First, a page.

Truck accidents cause significant property damage, severe injuries, and often death. There are a number of reasons truck accidents are more dangerous than car crashes. First, because of their size and weight, trucks require more stopping time than cars. While the average passenger car requires 316 feet to come to a complete stop from a speed of 65 miles per hour, a semi-truck traveling the same speed requires 525 feet. Other factors impacting a truck’s ability to stop include weather conditions, the tire treads, and the method in which the brakes are applied. Additionally, the average car weighs around 5,000 pounds. Semi-trucks, when fully loaded, can weigh up to 80,000 pounds. This, of course, can also contribute to the extent of the damage sustained by persons and property.
There are several different types of truck accidents, as well as situations that contribute to truck accidents. Many of these are addressed and discussed below.
As the name suggests, in a jackknife truck accident, the truck and trailer “jackknife” or form a “V” shape or 90-degree angle. This happens when a truck driver brakes hard and fast. The trailer skids out from behind the cab, creating a sharp angle to the cab, rather than staying in a linear formation.
Where a truck is following too close, if traffic ahead slows or comes to a stop, the truck may rear end the driver in front of them. Particularly when driven by newer truck drivers, unfamiliar with the need for additional space to stop the vehicle, the consequences of a truck / car rear end accident can be deadly.
Particularly where the trailer is fully loaded, rollovers can cause extreme property damage as well as personal injury. Rollovers occur when the driver loses control of the truck, typically on a curve or sharp angle. The truck slides across the pavement and rolls over. This can cause injury to pedestrians and motorists alike. When the contents of the trailer spill out onto the roadway, this, too, can lead to direct injury. Contents of the trailer can also result in subsequent accidents, as motorists come upon the scene discovering unexpected debris in the road.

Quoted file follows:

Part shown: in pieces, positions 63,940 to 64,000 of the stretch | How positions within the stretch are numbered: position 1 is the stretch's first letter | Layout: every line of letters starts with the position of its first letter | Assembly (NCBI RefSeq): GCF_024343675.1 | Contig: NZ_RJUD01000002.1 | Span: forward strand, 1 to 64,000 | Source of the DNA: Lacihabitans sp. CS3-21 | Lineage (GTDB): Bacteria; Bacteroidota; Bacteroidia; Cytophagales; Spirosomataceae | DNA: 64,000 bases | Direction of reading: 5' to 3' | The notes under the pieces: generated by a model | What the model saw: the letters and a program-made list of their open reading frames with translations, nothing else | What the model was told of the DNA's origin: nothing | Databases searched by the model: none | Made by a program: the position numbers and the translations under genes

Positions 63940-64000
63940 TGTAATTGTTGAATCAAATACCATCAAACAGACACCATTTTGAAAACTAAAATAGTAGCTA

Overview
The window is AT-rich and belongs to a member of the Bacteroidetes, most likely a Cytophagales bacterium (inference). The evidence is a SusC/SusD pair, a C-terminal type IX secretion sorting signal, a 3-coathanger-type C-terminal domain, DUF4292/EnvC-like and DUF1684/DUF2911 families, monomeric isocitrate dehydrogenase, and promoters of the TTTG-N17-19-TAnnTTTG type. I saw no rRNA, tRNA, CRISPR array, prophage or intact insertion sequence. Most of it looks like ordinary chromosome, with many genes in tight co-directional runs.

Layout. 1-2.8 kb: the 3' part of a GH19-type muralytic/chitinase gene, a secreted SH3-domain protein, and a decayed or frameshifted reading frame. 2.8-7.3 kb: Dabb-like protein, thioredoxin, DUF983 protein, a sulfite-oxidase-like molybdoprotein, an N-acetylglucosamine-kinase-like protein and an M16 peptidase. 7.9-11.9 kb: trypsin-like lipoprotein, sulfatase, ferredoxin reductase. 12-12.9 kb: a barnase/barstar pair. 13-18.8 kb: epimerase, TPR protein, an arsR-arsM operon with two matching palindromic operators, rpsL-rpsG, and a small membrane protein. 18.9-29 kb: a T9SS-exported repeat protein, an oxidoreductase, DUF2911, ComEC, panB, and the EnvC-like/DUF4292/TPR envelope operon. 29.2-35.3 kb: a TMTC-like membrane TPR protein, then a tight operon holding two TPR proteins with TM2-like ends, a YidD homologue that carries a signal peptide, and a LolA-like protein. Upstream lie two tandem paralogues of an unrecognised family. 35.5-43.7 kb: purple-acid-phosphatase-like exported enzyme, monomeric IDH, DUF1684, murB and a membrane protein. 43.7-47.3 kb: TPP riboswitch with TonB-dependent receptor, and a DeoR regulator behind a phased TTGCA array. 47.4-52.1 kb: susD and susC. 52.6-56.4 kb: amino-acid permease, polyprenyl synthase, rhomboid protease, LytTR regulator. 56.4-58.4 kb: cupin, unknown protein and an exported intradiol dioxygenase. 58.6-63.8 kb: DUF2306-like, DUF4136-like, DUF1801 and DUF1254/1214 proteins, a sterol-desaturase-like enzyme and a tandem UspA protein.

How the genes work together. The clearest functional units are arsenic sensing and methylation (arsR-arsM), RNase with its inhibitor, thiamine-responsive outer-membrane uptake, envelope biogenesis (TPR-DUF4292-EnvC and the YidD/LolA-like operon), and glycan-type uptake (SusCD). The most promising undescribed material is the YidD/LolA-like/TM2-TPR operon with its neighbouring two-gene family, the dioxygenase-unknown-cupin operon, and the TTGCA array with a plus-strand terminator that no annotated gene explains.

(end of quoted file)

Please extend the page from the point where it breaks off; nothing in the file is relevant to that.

Technically, a tire blowout, in and of itself, is not a type of truck accident. However, when a weakened tire is subjected to certain conditions, it can explode. Tire blowouts can happen to anyone on the road. However, when 18 wheelers sustain tire blowouts, this can have extensive negative consequences. These include flying debris from the shredded tire, loosened cargo from the loss of stability of the truck, loss of control of the truck, rollovers, and poor driving conduct of other drivers, reacting to the tire blowout.
Under Ride Accidents
Under ride accidents are often deadly, however, many people are unaware of this particular type of truck accident. This type of accident occurs when two factors are present: first, the trucker stops quickly and unexpectedly; second, the car driver behind the truck was following too close and cannot stop in time. Thus, the car “rear ends” the truck. However, given the height differential, the car can travel partially under the trailer of the semi-truck, and become lodged underneath. Given this occurs in a driver’s blind spot, the driver may remain unaware of the situation for miles, until another driver successfully signals them regarding the problem.
If You Have Been Injured in a Truck Accident
Truck accidents injure and kill people at a higher rate than car accidents. If you or your family has suffered a loss due to a truck accident, you may be entitled to recovery for funeral expenses, unpaid medical bills, lost wages, employment retraining, and pain and suffering. Contact the O’Brien Firm. We offer free consultations, meeting with you and your family to discuss the losses you have experienced. We are happy to meet you at the hospital or come to your home. There is no fee unless we win your case. Call us today to talk about your truck accident at (716) 907.7777.